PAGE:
Wednesday, September 29, 2010

Fashionista's Today: Monsieur Pierre Cardin to show in Paris

Quote from WWD: WWD: What inspired you for your return to the Paris catwalk?

P.C.: Showing that the brand still exists as a creative force — that’s what drives me. And I notice that what I do early on becomes commercial some 15 or 20 years later. I’m always ahead of the curve.

WWD: Do you still have a lot of demand for couture?

P.C.: Our clients are very elegant and very faithful. The global clientele for haute couture has declined, but I must have around 100 customers a year who buy three, four, five or six dresses at a time. They are very discreet women who want to remain out of the spotlight. We don’t sell ready-to-wear here [at the flagship Paris boutique located at 27 Avenue de Marigny]. Everything you see in the windows is haute couture, and the dresses are made in our atelier here. I have some 80 seamstresses working for me, including around 50 in my factory in Ch√Ęteaurenard, which acts as an extension of the atelier here because I don’t have enough space. Given my age, a lot of them have been with me for at least 30 years. I don’t produce seasonal collections, because as you can see, I sketch very quickly. I can do 100 sketches per hour!
WWD: You also plan to stage a show in New York in October. Why?

P.C.: My aim is to boost my sales in the U.S. and to raise my profile among young people. Since I don’t get a lot of press coverage, young people don’t know who I am. I want to show them I am still avant-garde and that I produce original designs, and I also want to help my licensees, who rely on my creativity, after all. Unfortunately, they produce very classic outfits for men. I wish they picked up my designs. Instead, they produce this fusty, bourgeois stuff. It drives me to desperation, because I bring them my original designs to copy. That is the purpose of their licenses. I don’t know why, they just won’t do it. We really need someone to drum up new licenses there. They could make a killing, because my designs are very youthful. All you see is these old Hart Schaffner Marx suits for old men. It makes me ashamed to even look at them. We haven’t made much of an effort there, I have to admit it’s partly my fault. Business is strong; it’s not a small country. I make a lot of money, but not as much as I should. It’s not about making money, of course, but about having a presence. I am ambitious, you understand.”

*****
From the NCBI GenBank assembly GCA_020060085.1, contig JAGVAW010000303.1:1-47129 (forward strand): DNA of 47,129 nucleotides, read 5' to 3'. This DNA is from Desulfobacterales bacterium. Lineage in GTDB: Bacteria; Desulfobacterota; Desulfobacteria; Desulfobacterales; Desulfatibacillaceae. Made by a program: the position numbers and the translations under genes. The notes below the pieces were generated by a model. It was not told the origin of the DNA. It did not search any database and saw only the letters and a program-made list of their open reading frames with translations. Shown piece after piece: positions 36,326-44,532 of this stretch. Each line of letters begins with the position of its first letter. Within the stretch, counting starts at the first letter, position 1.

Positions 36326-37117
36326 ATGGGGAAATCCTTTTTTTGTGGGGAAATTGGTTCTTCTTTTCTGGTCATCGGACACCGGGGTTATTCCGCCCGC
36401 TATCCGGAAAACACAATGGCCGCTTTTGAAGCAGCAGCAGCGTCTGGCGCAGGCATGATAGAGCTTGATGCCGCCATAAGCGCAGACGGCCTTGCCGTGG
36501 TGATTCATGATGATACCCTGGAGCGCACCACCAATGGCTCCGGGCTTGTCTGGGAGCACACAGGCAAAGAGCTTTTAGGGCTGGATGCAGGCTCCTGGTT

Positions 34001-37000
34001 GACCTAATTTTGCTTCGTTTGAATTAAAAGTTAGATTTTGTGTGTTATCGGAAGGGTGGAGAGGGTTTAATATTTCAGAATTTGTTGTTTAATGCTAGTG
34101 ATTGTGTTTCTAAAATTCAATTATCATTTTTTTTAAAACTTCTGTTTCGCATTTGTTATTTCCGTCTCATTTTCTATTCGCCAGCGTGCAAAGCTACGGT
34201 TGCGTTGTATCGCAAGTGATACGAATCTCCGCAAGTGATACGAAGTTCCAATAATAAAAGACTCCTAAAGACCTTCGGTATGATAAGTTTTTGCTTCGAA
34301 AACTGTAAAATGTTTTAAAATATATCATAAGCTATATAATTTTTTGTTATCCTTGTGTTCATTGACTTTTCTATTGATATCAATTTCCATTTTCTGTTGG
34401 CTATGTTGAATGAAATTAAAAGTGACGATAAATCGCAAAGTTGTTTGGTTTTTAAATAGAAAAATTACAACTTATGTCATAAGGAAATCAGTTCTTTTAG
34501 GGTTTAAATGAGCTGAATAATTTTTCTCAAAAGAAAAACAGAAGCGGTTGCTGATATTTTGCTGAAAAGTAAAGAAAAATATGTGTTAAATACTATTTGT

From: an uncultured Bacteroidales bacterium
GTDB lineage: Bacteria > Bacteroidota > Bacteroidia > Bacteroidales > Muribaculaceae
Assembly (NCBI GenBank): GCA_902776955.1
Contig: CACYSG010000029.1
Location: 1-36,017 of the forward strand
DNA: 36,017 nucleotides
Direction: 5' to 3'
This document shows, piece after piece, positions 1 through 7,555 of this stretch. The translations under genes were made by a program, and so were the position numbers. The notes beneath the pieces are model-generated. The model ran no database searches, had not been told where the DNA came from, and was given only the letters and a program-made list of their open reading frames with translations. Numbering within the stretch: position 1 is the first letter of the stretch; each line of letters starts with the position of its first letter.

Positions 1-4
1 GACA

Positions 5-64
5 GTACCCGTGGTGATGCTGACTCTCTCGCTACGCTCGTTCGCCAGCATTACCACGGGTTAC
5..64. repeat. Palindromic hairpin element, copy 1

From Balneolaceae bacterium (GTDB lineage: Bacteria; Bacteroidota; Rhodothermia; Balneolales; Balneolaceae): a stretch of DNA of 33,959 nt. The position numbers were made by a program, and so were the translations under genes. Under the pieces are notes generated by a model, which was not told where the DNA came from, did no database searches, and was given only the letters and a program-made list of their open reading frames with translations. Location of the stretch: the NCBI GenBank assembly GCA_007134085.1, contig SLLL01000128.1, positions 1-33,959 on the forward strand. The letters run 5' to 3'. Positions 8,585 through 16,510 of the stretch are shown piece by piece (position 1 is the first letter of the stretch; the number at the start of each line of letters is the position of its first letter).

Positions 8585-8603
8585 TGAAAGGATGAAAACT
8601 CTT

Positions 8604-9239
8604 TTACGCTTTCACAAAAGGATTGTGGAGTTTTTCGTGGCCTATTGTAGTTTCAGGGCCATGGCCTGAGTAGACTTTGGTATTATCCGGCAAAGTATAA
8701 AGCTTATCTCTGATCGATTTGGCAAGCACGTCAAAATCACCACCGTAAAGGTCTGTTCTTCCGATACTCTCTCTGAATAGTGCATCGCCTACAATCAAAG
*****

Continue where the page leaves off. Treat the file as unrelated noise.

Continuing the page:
WWD: Have you ever considered hiring a young designer to revitalize your brand?

P.C.: No, because I have five people sketching for me who are very young. And I think the young designers of today are less avant-garde than I am. I’m still in good shape, I work every day."

He is 88 years old. How impressive is this. Truly an Inspiration to keep on being an artist.

(image and source WWD)

No comments: